On May 3, 2018, a volcanic event known as the 2018 lower Puna eruption occurred on Kilauea volcano's East Rift Zone on Hawaii's Big Island. Earthquakes caused cracks in the roads, leading to lava foundations up to 300 feet high and destroyed homes in the Leilani Estates subdivision. Nearly 2000 residents were forced to evacuate, and the Puna Geothermal Venture, which provides electricity for a significant part of the island, was forced to shut down and later damaged. This event is part of the larger, long-term Kilauea eruption that began Jan. 3, 1983.

As part of the efforts to minimize the volcano's damage and destruction, first responders from around the nation made their way to Hawaii. A CBS News affiliate from Greensboro, North Carolina, covered a story about a group of local first responders leaving for the island at the end of May. Ten of the state's fire service officials and emergency managers made their way to an emergency operations center in Hilo, Hawaii. There, they assisted an incident management team and the Hawaii County Civil Defense agency for 14 days before returning home.

First responders from North Carolina, Oregon and Washington traveled to Hawaii to aid in the situation caused by the volcanic eruption.First responders from North Carolina, Oregon and Washington traveled to Hawaii to aid in the situation caused by the Kilauea eruption.

Another group of responders came from Oregon and southwest Washington, per an NBC News affiliate. They're assisting local authorities by erecting disaster relief shelters and providing food, water and mental health services. One, a former Southern California firefighter and current Red Cross volunteer, noted how the unpredictability of the volcano makes operations difficult.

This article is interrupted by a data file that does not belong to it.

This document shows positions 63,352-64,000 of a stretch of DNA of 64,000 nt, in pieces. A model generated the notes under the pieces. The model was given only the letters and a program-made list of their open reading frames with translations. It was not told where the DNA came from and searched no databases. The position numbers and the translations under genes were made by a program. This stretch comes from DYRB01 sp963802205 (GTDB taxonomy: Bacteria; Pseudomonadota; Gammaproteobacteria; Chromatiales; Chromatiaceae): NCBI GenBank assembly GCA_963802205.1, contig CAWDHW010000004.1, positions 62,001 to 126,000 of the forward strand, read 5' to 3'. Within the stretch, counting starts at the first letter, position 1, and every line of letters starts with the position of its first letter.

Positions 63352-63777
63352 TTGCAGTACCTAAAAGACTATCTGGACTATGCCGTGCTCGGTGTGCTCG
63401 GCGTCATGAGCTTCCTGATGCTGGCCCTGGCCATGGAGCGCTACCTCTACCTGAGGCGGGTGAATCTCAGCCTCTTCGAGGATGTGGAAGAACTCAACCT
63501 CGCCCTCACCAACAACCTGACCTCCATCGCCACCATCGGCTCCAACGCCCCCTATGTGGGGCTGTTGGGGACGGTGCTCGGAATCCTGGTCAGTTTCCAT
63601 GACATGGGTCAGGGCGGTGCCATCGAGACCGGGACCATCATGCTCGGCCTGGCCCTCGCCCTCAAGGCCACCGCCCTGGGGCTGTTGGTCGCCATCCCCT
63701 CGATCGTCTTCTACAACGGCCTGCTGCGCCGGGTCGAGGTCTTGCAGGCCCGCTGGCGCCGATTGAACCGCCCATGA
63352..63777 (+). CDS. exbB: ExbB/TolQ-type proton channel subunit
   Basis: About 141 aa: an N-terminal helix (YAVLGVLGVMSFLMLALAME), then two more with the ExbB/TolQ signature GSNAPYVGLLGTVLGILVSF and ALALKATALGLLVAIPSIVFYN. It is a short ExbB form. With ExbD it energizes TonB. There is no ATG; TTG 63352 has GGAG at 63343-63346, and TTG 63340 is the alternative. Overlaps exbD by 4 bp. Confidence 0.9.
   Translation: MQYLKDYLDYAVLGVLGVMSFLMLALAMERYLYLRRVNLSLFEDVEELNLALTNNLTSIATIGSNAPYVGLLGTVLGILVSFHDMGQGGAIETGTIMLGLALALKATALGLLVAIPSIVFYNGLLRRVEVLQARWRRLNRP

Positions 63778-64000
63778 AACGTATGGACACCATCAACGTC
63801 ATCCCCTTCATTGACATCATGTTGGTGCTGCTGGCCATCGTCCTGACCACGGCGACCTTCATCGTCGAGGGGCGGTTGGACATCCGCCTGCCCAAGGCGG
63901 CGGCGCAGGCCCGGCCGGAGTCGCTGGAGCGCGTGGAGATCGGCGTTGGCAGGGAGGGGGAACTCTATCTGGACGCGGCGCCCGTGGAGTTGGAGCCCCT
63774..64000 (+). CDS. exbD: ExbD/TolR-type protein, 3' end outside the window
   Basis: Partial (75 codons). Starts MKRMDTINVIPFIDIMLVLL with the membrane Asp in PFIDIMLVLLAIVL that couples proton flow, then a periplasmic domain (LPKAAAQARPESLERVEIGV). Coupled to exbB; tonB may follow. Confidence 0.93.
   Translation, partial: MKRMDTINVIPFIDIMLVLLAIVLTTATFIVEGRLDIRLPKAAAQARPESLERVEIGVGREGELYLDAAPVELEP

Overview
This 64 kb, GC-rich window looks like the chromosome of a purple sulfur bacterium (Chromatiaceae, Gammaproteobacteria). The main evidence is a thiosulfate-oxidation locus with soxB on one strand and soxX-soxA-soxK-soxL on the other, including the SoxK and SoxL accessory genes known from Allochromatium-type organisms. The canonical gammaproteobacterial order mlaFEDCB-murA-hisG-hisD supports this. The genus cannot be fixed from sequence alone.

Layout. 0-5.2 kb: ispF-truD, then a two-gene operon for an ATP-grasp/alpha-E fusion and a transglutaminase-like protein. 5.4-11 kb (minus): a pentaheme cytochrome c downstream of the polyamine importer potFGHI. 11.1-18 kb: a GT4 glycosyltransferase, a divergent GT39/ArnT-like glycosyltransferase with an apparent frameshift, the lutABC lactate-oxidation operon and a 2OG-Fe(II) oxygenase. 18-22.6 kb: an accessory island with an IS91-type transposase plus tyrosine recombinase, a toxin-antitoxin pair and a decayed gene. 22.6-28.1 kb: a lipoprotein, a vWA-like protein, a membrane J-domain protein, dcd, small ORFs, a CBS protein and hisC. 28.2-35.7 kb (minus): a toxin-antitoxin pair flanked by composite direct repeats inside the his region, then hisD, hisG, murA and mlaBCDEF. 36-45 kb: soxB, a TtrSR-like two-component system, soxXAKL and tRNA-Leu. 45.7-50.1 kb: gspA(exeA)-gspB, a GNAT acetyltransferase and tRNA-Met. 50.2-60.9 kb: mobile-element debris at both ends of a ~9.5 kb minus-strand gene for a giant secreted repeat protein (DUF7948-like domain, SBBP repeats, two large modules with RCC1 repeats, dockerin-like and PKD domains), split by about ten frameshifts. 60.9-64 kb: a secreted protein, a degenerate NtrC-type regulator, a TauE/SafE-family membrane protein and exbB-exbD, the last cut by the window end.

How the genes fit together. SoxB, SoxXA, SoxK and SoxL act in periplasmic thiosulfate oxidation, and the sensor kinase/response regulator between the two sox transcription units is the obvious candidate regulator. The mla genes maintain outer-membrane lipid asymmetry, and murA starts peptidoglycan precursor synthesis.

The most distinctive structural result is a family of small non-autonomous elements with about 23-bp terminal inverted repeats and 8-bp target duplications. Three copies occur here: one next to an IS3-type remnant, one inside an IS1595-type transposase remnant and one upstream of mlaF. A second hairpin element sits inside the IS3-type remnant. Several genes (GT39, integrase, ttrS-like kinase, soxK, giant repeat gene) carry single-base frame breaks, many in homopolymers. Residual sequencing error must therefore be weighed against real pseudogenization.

"It's slow and it's unpredictable," said volunteer Jerry Hall to the news station. "Tornadoes and hurricanes…you pretty much know what to expect as it happens. This is ongoing and the lava is changing directions all the time and changing areas. So, it's a lot of uncertainty for the people who live here."

Hall's statements were echoed by Cowlitz 2 Battalion Chief Joe Tone of Washington state.

"A few days in, I realized the severity as far as danger to myself and the other guys because (the lava) is so unpredictable," Tone said to The Daily News Online.

He went on to explain how, even though the fissures are all erupting on a single line, it's difficult to predict exactly where the next one will occur. But aside from trying to predict where the next event will happen, rescue workers must also assist the people who live in existing danger areas. Tone recalled seeing 20 homes in a single neighborhood destroyed. Some were overcome by flowing lava, others fell into the opening fissures and more caught fire from flying sparks.

Unfortunately, the lava isn't the only hazard of the ongoing eruptions. Thousands of people's lives were jeopardized by the toxic gases released by the volcano. So, in addition to physically rescuing trapped civilians, setting up shelters and transporting people to safety, first responders such as Tone also needed to monitor the island's air quality and chart where the gasses might spread next. Given the volcano's unpredictability and the natural movements of wind, this couldn't have been an easy task.

Tone and other first responders also worked to remove hazardous chemicals from the nearby geothermal plant, preventing a possible explosion that had a potential blast radius of half a mile. Thanks to their efforts, such risk was eliminated.

The damage from Kilauea

According to Reuters, this volcanic eruption is the most destructive since that of Mount St. Helens in 1980, with over nine square miles of the Big Island covered in lava. Estimates on the number of destroyed homes range from 455 to 600; regardless of the actual number, it is the greatest quantity of homes destroyed by the volcano in such a short time.